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Details of Grant 

EPSRC Reference: EP/G035954/1
Title: Maximising the Impact of Graphene Research on Innovation through Materials Science, Chemistry and Engineering
Principal Investigator: Bailey, Professor C
Other Investigators:
Geim, Professor A McMillan, Professor T Gaskell, Professor SJ
Researcher Co-Investigators:
Project Partners:
Graphene Industries Ltd National Physical Laboratory Pilkington
Technical Service Consultants Ltd
Department: Physics and Astronomy
Organisation: University of Manchester, The
Scheme: Science and Innovation Awards
Starts: 01 October 2009 Ends: 31 March 2015 Value (£): 5,325,400
EPSRC Research Topic Classifications:
Materials Characterisation Materials Processing
Materials Synthesis & Growth
EPSRC Industrial Sector Classifications:
No relevance to Underpinning Sectors
Related Grants:
Panel History:
Panel DatePanel NameOutcome
30 Oct 2008 Science and Innovation Awards 5 Announced
Summary on Grant Application Form
Graphene is an isolated atomic plane that can be viewed as a one-atom-thick chicken wire made from carbon atoms. Discovered in Manchester in 2004, this new material has rapidly become one of the brightest stars on the horizon of materials science and condensed matter physics. In terms of fundamental science, graphene is the first truly two-dimensional material, a new kind of matter previously unknown and believed not to exist. During the few years since its discovery, research efforts have been focused on electronic properties of this material, which have proved to be so unusual and exciting that hundreds of academic and industrial scientists around the world have moved into this new research area. Whereas the interest in graphene as a qualitatively different electronic system is expected to remain strong for decades, graphene's chemical, mechanical, optical, magnetic and other properties remain a practically unexplored territory. All indications are that these properties of graphene are equally fascinating. Also, in terms of applications, graphene is proving to offer such an exceptionally wide range of possibilities that it is highly likely to generate a wide range of novel commercial products.The next, fast-approaching and inevitable stage of graphene research will be the exploitation of graphene's huge innovation potential and the expansion of the current activities dominated worldwide by fundamental physics into neighbouring disciplines including materials science, chemistry and engineering. Currently, there is no noticeable activity in any of these strategically important directions in the UK but during the last year some nascent activities have emerged in other countries including the US, Germany, Japan, France, China and Russia. Our goal is to radically change the situation. Manchester and Lancaster Universities will use their existing strength in graphene physics to underpin and facilitate the development of internationally leading graphene research in neighbouring disciplines and to form a multidisciplinary centre linking the successful fundamental research on graphene directly to its applications. Manchester Centre for Mesoscience and Nanotechnology, the place where graphene was discovered, is a natural vehicle for this expansion as researchers from different departments have already been collaborating successfully around the use of the Centre's facilities. This will make the new investment extremely cost effective and result in a rapid science and innovation output, thanks to the extensive expertise and graphene-targeted technologies already developed and in place at the Centre. Through the critical mass and feedback mechanisms combined with an increased pool of various facilities and knowledge, the envisaged multidisciplinary graphene research centre initiated and stimulated by the Award should become a formidable global force and a vital vehicle for innovation. The Science & Innovation Award will result in a long-lasting impact by creating a globally-recognized multidisciplinary centre of excellence focused on graphene research. Failure of this application will be detrimental for both Universities and the UK graphene research in general, and will likely result in the loss of key academic and research staff to foreign institutions.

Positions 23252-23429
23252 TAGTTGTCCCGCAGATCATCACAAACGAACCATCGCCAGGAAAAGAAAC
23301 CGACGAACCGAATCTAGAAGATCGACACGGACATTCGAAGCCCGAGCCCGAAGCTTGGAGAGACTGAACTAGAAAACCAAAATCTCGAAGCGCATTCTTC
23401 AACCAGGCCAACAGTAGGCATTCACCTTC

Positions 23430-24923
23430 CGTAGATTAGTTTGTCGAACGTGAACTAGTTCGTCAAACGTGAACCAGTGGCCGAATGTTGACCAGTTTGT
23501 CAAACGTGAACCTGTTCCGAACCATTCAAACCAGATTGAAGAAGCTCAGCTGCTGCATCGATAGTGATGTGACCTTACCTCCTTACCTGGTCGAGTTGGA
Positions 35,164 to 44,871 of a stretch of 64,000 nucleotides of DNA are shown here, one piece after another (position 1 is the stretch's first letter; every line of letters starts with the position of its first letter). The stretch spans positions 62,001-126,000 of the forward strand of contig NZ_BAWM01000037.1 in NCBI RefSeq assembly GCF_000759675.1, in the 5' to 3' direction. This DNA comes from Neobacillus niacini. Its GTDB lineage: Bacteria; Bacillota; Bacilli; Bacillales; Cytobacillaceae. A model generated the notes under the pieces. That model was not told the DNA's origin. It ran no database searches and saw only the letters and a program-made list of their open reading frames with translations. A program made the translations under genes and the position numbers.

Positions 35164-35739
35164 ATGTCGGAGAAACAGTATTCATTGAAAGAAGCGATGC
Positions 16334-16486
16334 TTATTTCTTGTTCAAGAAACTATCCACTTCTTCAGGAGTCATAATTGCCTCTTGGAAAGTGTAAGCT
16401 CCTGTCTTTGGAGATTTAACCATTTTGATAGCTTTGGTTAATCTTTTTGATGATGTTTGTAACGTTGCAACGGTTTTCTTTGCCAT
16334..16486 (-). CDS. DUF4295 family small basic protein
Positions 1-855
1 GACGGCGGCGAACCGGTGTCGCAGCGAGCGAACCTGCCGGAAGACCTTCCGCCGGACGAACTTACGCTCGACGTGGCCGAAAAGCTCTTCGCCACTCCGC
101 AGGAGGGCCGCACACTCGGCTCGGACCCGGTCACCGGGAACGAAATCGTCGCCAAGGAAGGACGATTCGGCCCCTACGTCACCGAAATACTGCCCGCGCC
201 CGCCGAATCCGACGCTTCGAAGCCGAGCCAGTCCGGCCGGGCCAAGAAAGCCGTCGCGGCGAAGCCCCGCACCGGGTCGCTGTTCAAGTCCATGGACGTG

Key Findings
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Further Information:  
Organisation Website: http://www.man.ac.uk